​Application by a site tenant or site owner

If you are a site tenant or site owner you may be able to apply to VCAT about a renting dispute under part 4 Parks of the Residential Tenancies Act 1997.

Part 4A site agreements are agreements between residents who own their own dwelling but rent the underlying land, and park operators who rent out the underlying land (site).

Notices you must attach to your application

Under some sections of the Act, if you are applying as a site owner or site tenant you must attach the relevant prescribed document.

Site tenants

Check the list below and attach the relevant document to your application if you are applying under one of these sections of the Act:

  • section 209, compensation or compliance – attach a copy of breach of duty notice given under section 208 of the Act
  • section 206ZZA, order declaring invalid an unreasonable part 4A park rule – attach a copy of the park rule)
  • section 317U, 14 days notice of intention to vacate following failure to comply with order made under s. 212 – attach a copy of the order
  • section 317V, 14 days Notice of intention to vacate following successive breaches by site owner – attach a copy of the breach of duty notices
  • section 317M, Application for termination of existing site agreement and creation of new site agreement because of final family violence order – attach a copy of breach of final family violence order made under the Family Violence Protection Act 2008
  • section 317Q, Reduction of fixed term site agreement because of family violence intervention order – attach a copy of breach of family violence intervention order made under the Family Violence Protection Act 2008
  • section 317ZH, challenge to validity of s. 317ZF notice to vacate – attach copy of notice to vacate

Site owners

See the sections of the Residential Tenancies Act 1997 that apply to disputes commonly lodged by site owners and documents you may need to provide with your application.

Need help with your application?

VCAT cannot give you legal advice. Seek legal help if you are unsure about your legal options. The following services may be able to help you:

Do I need a lawyer or professional representative?

You do not need to have legal or other professional representation to appear at VCAT.

For renting cases, most landlords are represented by an estate agent. If you are a tenant and your landlord is represented by their real estate agent, you are automatically entitled to professional representation.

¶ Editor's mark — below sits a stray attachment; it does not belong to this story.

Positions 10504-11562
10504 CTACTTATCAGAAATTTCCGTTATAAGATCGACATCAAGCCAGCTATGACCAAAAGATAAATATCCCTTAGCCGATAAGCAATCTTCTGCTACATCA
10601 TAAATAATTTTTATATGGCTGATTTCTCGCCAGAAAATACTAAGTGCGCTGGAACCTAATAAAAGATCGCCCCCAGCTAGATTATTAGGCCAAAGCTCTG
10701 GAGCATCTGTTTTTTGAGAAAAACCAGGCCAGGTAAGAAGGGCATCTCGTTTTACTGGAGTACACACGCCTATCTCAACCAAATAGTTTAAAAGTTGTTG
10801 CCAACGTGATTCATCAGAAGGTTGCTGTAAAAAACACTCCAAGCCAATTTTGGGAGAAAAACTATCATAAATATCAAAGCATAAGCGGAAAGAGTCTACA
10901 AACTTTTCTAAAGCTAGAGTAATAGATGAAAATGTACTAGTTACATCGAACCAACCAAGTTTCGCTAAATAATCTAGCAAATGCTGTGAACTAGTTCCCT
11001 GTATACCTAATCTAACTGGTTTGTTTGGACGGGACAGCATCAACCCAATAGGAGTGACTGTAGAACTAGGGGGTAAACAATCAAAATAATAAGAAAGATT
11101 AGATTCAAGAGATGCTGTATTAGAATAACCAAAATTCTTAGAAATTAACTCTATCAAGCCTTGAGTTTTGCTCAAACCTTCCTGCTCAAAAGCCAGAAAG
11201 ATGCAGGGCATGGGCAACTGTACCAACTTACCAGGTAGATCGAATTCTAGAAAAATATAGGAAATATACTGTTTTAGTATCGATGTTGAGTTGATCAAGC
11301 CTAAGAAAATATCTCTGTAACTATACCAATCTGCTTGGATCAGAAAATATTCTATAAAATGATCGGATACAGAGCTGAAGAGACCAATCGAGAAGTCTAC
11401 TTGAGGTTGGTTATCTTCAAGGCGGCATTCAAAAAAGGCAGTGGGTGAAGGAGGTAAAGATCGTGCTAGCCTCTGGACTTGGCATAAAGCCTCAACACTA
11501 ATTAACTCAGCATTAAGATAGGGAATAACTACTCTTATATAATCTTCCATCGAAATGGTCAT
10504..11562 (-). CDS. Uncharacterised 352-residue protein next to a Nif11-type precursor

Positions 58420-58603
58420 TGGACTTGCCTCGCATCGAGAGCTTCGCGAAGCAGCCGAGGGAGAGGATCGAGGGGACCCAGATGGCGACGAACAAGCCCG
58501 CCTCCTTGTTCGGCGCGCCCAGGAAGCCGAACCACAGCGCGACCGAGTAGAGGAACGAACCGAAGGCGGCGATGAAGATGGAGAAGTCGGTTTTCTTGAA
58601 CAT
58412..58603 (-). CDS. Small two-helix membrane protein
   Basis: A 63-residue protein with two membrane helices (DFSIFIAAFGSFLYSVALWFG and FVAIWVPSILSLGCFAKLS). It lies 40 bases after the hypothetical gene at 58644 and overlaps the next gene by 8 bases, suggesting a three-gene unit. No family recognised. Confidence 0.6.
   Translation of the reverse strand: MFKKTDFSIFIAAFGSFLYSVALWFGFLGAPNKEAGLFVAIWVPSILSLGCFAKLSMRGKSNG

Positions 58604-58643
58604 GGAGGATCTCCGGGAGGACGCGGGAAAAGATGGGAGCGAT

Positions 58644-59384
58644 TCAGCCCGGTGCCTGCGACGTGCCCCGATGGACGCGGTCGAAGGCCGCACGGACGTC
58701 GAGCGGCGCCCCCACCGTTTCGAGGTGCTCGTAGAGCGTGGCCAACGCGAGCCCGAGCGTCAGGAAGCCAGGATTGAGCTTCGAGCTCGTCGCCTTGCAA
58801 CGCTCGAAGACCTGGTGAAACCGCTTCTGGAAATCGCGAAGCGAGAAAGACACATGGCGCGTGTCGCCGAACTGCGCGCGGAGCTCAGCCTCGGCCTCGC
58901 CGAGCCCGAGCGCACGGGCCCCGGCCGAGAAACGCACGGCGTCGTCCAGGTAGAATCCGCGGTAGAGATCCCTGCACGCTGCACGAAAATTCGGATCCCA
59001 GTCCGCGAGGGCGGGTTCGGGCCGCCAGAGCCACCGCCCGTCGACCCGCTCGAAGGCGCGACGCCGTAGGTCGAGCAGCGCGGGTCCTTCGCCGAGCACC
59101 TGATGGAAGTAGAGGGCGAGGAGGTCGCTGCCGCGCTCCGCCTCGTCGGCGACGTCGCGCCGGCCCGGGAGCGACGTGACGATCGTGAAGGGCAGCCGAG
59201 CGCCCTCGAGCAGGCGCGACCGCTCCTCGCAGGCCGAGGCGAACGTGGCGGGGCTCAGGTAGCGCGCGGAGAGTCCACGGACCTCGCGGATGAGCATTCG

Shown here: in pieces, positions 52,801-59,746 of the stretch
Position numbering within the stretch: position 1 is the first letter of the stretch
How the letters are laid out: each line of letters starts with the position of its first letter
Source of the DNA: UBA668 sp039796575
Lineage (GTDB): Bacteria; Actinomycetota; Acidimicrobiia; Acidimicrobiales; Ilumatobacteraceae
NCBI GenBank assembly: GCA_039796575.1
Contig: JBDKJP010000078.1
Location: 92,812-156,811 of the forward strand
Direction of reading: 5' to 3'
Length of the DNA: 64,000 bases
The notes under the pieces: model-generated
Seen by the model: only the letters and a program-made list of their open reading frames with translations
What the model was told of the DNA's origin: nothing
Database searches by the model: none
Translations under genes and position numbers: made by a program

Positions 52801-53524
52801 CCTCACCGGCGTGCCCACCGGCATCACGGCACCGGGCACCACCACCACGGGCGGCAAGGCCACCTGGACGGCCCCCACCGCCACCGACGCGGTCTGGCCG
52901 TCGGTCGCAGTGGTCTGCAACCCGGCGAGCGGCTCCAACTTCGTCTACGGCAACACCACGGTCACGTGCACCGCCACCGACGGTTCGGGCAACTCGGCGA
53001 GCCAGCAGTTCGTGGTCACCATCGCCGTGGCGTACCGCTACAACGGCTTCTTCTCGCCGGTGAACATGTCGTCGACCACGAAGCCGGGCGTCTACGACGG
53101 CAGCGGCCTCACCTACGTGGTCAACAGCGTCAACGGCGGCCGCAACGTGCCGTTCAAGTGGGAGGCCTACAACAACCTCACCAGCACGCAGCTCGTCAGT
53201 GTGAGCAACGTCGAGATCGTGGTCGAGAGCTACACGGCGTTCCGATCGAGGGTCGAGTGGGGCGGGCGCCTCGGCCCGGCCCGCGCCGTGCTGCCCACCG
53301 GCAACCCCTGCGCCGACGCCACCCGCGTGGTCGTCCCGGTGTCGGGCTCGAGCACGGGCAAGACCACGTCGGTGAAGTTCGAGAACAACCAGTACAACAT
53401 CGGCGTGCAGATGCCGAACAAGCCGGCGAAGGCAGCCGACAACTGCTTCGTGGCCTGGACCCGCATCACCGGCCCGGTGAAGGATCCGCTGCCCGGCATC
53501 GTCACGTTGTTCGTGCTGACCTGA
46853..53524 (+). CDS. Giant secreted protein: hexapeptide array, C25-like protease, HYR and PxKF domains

When your dispute is about regaining possession of a rental property, you do not need permission from VCAT to be legally represented.

Find free or low-cost legal services that may be able to assist you.

Access and privacy

VCAT hearings and files are usually public.

VCAT has limited authority to restrict who can access cases and files but, in certain circumstances, you can apply for confidentiality. For more about applying for confidentiality.

Legislation that applies to this type of case

Residential Tenancies Act 1997

Victorian Civil and Administrative Tribunal Act 1998

Cases VCAT can hear

VCAT can hear disputes between site tenants and site owners.

Cases VCAT cannot hear

VCAT cannot hear disputes between tenants and tenants, or disputes between neighbours.

  • When VCAT processes your application form we assign you a reference number and send you a letter. The letter tells you what to do next. Generally cases heard under the Residential Tenancies List are short and often go straight to final hearing without a directions hearing. Read more about what happens when VCAT opens a case.

  • We encourage you to negotiate with the other party to reach a resolution. At VCAT we often use mediation or compulsory conferences as a way to resolve disputes before going to a hearing. However, as most cases in the Residential Tenancies List are short, and involve amounts less than $1000, we rarely schedule compulsory conferences. Read more about resolving a case buy agreement.

  • The VCAT member decides the case based on the evidence given at the hearing. If you are an applicant you need to prove what you are claiming. In the same way, if you are a respondent you need to back up your defence with evidence. The best evidence is what you and your witnesses give verbally, supported by original documents. Read more about how to prepare for a final hearing.

  • Arrive at VCAT with plenty of time so that you are not late for your hearing. When your case is called, move into the hearing room and make sure you are ready to present your case. Usually the applicant and the applicant's witnesses give evidence first. Then the respondent and the respondent's witnesses give their evidence. Read more about what to expect on hearing day.

  • In the Residential Tenancies List the VCAT member generally gives a decision to the parties verbally. If you want reasons to be provided in writing you should make your request at the beginning of the hearing. If you wait until the end of hearing it may be too late to ask for the decision to be provided in writing. Read more about what to expect after the final hearing.